It’s the philosophy of my life.

To celebrate his bar mitzvah, he completed all of TaNaCh, and while Richard Joel was singing his praises, I turned to my wife and I said to her, “Do you realize we could live the rest of our lives and never see something like this again?” She agreed. So far, it’s been true!

What I didn’t say out loud, but what I did make up my mind about, was that I would make it my goal to finish TaNaCh before my 3rd bar mitzvah. If this young man could do it by his 1st bar mitzvah, then surely I could do it in three times the time!

In September 2013, I took stock of where I was holding and realized I better get a move on if I was going to make deadline. My wife suggested that I could be flexible and do it before my Hebrew birthday, which this year comes out in May, but I said no, my English birthday, because that was my original kavanah. I had even less time. I then put more effort into my Daf Yomi, so I could put more effort into my Nach Yomi. Then someone suggested I do Mishna Yomi, and I was like, I don’t think so.

Fast forward to last Shabbos. It was my 39th birthday, and I finished on that day, Boruch Hashem, as I intended. The sentiment that I wish to express is the Facebook post I put up on Motzei Shabbos, which reads:

“Hadran aluch Divrei Hayomim Beis, U'slika luch Ketuvim, umesayim kol haTaNaCH! A gift to myself on the occasion of my third bar mitzvah, in gratitude to my Creator for bringing me to this station in good health, and in honor of my children, Naava, Freddy, and Ranan Elisha Bodek. May they not have to wait until middle age, as I did, to enjoy the sweetness of the learning. While it certainly is better late than never, may they be constantly engaged in it, always and forever.”

Speaking of sweetness, I remember that at Ranan’s bris, when I sang my wife’s praises, I mentioned that as we go along in our marriage, the verses of Eishes Chayil come to life, and take on additional and significant meaning. So too, with the hadran, the different verses take on more and more meaning. In this instance, for the first time, I can say that “V’ha’arev nah” has come true. Gemorah is academically rigorous, but TaNaCH was batampte, it had a flavor, it was tasty and sweet.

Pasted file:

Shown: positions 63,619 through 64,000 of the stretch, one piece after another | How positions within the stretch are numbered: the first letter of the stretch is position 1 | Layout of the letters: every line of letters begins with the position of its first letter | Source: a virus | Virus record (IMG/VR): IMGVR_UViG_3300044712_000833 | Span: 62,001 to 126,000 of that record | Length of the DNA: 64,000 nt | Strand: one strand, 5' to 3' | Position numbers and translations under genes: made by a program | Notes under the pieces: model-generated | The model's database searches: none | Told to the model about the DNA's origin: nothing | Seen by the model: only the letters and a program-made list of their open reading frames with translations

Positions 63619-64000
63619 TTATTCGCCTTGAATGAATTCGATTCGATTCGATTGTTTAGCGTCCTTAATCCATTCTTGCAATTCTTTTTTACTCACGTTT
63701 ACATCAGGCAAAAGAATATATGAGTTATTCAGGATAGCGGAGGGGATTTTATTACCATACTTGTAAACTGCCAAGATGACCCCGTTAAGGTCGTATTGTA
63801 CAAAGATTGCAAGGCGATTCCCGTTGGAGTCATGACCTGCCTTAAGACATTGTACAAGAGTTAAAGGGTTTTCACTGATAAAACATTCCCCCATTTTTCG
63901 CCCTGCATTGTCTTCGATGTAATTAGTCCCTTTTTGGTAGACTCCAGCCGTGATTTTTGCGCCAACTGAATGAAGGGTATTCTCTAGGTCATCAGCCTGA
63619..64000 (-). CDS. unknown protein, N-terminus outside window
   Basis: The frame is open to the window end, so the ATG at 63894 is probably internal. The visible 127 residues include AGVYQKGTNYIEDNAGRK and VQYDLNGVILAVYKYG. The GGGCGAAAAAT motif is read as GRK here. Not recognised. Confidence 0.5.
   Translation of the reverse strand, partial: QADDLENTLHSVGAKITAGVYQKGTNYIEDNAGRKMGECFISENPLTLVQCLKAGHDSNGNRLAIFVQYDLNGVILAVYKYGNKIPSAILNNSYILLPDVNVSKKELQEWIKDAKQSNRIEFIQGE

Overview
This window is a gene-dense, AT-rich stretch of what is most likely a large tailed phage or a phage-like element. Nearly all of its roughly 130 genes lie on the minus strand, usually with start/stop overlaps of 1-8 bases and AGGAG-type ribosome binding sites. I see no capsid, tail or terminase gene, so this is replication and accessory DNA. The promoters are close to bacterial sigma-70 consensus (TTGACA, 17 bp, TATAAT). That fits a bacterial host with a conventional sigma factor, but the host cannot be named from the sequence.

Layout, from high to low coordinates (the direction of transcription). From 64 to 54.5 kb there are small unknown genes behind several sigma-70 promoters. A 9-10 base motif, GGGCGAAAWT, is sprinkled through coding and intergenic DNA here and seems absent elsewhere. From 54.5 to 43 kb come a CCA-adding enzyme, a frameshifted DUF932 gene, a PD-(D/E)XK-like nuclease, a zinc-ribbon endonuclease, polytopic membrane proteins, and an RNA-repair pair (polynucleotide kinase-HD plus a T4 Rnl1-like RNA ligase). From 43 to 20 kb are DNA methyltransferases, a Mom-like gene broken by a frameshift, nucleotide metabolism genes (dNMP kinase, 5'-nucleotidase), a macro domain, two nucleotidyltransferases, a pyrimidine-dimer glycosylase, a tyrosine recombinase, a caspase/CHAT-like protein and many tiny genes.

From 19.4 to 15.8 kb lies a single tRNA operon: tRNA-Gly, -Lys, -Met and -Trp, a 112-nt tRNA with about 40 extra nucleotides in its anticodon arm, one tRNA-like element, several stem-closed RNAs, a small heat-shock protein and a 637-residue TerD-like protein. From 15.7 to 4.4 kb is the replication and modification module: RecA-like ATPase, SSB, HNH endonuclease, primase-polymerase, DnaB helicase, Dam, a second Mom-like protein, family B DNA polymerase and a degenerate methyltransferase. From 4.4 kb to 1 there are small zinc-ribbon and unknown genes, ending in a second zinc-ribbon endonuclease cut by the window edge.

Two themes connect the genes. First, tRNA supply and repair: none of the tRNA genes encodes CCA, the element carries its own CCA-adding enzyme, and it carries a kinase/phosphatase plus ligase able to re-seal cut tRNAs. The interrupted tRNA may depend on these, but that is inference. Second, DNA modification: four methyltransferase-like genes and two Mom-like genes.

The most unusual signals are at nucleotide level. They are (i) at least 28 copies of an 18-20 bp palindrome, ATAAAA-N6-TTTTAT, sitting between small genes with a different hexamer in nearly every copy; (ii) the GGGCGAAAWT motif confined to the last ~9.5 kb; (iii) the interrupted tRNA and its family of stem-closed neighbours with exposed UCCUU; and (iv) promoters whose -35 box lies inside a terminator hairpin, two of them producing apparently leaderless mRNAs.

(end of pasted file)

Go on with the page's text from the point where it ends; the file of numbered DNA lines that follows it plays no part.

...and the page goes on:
Speaking of the hadran, there’s a question about whether or not to say it when you finish TaNaCH. Everyone should know, for those who are concerned about the halachic ramifications, that Rav Moshe was a big proponent of it. He placed greater emphasis on the feeling of completing a holy sefer, or even a daf, as opposed to actually completing a holy sefer. Al achas kamah v’kamah, if you actually complete an entire volume of seforim, of course you can say hadran and kaddish.

Before I’m misayim, I want to mention another inspiration, and that is in the embodiment of Iddo Wernick. I remember discussing Navi with him, and he mentioned that he cycles through it quite often, but hasn’t made a siyum. He said it’s important to be “in it.” That’s why I used exactly that phrase in the Facebook post. Because that’s what’s important, to be “in it,” always. Lilmod u’lelamed. But I also want to make a siyum. Because it’s my birthday, and the birthday boy gets what he wants. Iddo, I will have you in mind when I do the siyum.

I should also mention that this weekend is my grandmother’s 10th yahrzeit, and it is therefore a perfectly auspicious time to honor her with this completion as well.

I should also mention that it is my mother-in-law’s mother’s 24 yahrzeit.

I should also mention that it was my bar mitzvah parsha yesterday.

I should also mention that my in-laws are leaving town tomorrow.

This all makes the scheduling of this siyum to be ideal, and I’m very delighted that it worked out so nicely this way.


L’iloi nishmas Brana bas R. Zev and Tziporah Feiga bas Nuchem Eliezer, Birshus Oovi Mori, Imi Morasi, haRav, Yehuda Tzvi and Iddo Yitzchok, bichvoyd, Naava Leora, Yonah Avrohom, and Ranan Elisha, bishvach, Naomi, v’kul hamesubin kan, let us finish the holy TaNaCh together. I’ll do it in Yiddish this time to make it official.

Shteit in Divrei Hayoomim…